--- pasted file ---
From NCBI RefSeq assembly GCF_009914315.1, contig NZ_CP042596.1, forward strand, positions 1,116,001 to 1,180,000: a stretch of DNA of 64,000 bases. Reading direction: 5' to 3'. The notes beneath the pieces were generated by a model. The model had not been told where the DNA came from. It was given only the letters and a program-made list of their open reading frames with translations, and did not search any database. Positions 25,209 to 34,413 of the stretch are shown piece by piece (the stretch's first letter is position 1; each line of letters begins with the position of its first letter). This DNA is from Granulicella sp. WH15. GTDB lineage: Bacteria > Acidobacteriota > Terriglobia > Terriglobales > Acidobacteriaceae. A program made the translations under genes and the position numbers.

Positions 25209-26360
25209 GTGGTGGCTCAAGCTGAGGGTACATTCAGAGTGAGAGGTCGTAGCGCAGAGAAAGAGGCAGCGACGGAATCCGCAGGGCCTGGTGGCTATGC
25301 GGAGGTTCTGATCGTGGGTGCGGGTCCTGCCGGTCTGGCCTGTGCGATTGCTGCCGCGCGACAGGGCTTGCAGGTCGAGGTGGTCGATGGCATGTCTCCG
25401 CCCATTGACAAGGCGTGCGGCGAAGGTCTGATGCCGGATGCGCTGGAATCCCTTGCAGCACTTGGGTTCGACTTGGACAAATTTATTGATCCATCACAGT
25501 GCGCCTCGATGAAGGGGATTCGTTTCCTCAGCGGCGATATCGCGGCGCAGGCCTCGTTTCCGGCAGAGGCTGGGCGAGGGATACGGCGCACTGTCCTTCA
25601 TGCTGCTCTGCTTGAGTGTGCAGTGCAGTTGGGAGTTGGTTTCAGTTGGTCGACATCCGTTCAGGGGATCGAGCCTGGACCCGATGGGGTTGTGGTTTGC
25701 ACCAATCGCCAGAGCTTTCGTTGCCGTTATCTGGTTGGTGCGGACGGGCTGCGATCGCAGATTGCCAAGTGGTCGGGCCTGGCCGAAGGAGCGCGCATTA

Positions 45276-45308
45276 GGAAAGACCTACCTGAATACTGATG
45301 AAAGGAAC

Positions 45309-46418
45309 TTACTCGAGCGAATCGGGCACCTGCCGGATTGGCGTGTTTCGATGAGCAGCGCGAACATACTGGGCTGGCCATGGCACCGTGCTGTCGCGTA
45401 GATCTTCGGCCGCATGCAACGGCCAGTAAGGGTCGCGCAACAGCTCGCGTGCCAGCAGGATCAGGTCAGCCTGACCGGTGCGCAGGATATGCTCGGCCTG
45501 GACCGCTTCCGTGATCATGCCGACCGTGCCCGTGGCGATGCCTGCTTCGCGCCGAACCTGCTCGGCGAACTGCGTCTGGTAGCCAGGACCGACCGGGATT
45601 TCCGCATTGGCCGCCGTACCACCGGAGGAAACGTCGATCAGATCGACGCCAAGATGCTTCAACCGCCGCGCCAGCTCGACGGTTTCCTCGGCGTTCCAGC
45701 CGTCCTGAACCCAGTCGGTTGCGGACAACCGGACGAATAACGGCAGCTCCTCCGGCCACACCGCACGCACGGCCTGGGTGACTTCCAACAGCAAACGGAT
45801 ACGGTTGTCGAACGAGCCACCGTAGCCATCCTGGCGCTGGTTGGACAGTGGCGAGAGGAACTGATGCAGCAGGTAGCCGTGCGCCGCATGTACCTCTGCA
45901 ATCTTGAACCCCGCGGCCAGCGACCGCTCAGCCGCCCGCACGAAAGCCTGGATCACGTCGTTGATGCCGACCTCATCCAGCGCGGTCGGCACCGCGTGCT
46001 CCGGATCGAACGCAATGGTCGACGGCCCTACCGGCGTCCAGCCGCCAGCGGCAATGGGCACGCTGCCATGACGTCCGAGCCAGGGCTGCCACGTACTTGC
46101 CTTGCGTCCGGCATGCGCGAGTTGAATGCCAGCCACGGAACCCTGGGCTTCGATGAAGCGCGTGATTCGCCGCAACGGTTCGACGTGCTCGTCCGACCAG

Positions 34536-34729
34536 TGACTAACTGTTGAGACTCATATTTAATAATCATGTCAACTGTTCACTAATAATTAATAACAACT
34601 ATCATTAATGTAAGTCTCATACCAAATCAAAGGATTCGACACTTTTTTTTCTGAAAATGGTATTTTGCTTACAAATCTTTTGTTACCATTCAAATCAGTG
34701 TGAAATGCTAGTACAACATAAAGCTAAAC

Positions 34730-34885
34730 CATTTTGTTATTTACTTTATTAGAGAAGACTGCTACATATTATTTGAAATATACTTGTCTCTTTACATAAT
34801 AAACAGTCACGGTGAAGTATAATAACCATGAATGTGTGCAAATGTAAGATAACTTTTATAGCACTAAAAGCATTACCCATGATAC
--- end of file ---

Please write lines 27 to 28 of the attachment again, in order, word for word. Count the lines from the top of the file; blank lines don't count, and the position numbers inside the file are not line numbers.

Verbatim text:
34730 CATTTTGTTATTTACTTTATTAGAGAAGACTGCTACATATTATTTGAAATATACTTGTCTCTTTACATAAT
34801 AAACAGTCACGGTGAAGTATAATAACCATGAATGTGTGCAAATGTAAGATAACTTTTATAGCACTAAAAGCATTACCCATGATAC